11:15 Challenges and Insights in Rapid Process Development for Insourced Biotherapeutics of Varying Formats: A Case Study in Upstream Strategy

BrianDoyleBrian Doyle, Senior Research Associate, Gilead


11:45 High-Throughput Screening of Single Cells Using Droplet Microfluidics

Linas Mazutis, Ph.D., Visiting Scholar, School of Engineering & Applied Sciences, Harvard University

12:15 pm Enjoy Lunch on Your Own

1:30 Session Break


1:55 Chairperson’s Remarks

PraticJaluriaPratik Jaluria, Ph.D., Associate Director, Alexion Pharmaceuticals

2:00 Upstream Process Development for DARTs: Challenges and Opportunities with Novel Antibody-Like Bispecifics

Andrew Snowden, Ph.D., Director, Cell Culture Sciences, Macrogenics, Inc.

DART (Dual Affinity Re-Targeting) molecules are highly modular antibody-like therapeutic proteins in development for the treatment of human diseases in the oncology, antiviral and autoimmune related therapeutic areas. Data will be presented showing that unlike a number of bispecific formats, DARTs possess superior molecular attributes that facilitate the routine development of high-titer processes. Examples will be presented including aspects of CHO production cell line generation and the development of high-titer upstream bioprocesses for this new class of antibody-like bispecifics.

2:30 Cell Culture Process Development for a Novel Bispecific Antibody

BenjaminWangBenjamin Wang, Ph.D., Senior Bioprocess Engineer, Merrimack Pharmaceuticals

Merrimack Pharmaceuticals focuses on the development of therapeutics in the oncology space. Many of Merrimack’s molecules use non-traditional antibody designs including bispecific and single chain variable fragment formats. MM-131 is a novel multispecific molecule which is currently in pre-clinical development. We will describe the cell culture process development of MM-131 which will enable clinical manufacturing for MM-131. The presentation will focus on improvements on the overall yield of the molecule, product quality, and manufacturability.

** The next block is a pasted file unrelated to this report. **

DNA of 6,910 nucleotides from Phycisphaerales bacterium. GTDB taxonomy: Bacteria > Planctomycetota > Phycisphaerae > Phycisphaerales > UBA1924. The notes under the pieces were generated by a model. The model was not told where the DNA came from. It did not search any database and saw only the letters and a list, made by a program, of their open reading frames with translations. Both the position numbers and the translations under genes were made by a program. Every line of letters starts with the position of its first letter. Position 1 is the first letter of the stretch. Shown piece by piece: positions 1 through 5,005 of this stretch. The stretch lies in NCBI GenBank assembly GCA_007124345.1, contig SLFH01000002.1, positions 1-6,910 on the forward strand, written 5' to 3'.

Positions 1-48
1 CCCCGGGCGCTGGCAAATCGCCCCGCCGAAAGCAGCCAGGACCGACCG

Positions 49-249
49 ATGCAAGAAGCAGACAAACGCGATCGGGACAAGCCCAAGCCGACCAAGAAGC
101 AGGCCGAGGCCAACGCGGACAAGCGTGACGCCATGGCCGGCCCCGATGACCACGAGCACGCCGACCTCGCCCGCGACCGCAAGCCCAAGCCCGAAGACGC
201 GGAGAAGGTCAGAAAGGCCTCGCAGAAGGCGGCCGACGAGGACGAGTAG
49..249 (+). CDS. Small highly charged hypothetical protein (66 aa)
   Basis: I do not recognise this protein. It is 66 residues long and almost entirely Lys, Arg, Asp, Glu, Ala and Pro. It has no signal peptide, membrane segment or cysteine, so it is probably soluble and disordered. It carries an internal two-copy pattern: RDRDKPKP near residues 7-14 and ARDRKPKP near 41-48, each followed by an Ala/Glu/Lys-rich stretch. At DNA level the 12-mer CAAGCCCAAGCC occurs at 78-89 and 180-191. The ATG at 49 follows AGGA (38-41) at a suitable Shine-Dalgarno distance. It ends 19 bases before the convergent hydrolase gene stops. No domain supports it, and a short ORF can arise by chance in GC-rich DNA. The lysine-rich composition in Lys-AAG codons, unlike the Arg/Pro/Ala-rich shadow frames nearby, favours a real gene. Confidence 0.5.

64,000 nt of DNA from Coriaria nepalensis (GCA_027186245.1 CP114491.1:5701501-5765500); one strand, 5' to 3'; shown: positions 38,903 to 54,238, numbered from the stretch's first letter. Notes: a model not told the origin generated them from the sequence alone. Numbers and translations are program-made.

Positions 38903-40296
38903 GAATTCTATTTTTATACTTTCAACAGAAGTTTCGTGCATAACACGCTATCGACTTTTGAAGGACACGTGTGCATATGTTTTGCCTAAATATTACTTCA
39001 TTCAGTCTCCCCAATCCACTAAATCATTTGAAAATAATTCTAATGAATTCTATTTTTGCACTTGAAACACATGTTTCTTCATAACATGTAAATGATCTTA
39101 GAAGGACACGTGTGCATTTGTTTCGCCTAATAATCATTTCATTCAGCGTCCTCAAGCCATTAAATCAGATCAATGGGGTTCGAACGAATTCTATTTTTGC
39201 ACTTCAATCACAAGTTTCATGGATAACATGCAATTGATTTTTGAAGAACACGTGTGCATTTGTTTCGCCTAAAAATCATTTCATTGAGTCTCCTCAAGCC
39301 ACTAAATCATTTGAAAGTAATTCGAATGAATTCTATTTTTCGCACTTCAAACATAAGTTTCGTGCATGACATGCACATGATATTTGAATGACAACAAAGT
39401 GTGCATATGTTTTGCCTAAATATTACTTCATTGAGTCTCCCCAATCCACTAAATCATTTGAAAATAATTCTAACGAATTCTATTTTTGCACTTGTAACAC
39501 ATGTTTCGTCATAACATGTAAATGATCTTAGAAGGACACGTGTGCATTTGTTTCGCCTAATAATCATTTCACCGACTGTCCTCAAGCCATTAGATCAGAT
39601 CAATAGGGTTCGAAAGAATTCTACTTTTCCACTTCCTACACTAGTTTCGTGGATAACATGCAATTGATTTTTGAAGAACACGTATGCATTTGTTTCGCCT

3:00 Collaboration between Upstream and Downstream to Resolve the Challenges of a Novel, Difficult-to-Express Protein

AlanGilbertAlan Gilbert, Ph.D., Senior Engineer, Cell Culture Development, Biogen Idec

An upstream process was designed to increase titer of a small, but highly positively charged protein. One of the unique challenges with this particular protein was the protein’s adherence to the cell surface. A critical step was identifying a new feed medium additive to increase titer that ultimately interfered with the ability to purify the protein. Extensive collaboration between upstream and downstream was required as a result, and integrating this development debottlenecked the process.

3:30 Refreshment Break in the Exhibit Hall with Poster Viewing

4:15 Antibody Cocktails: Resolving Batch-to-Batch Variation and Cell Line Stability

HughRussellHugh H. Russell, Ph.D., Director, Antibody Technologies, Excelimmune

Manufacturing of Antibody Combination Therapeutics (ACTs) requires reproducible antibody stoichiometry during production. The presentation will discuss production of cell lines vs. stable pools and methods of cell line creation. Research demonstrates AAV-based integration is superior to random integration for cell line generation and that stable pools are capable of maintaining a consistent antibody ratio during culture.

4:45 Improve-Ization: Challenges in Re-Development of a Late-Stage Upstream Process

PraticJaluriaPratik Jaluria, Ph.D., Associate Director, Alexion Pharmaceuticals

In developing a new, more productive upstream process for a late-stage therapeutic protein, a number of challenges were encountered. This presentation describes experimental work across multiple scales evaluating process changes designed to retain key product quality metrics while overcoming the limitations in our existing cell culture platform process.

 5:15 Networking Reception in the Exhibit Hall with Poster Viewing 

6:30 End of Day

Day 1 | Day 2 | Short Courses | Download Brochure | Speaker Bios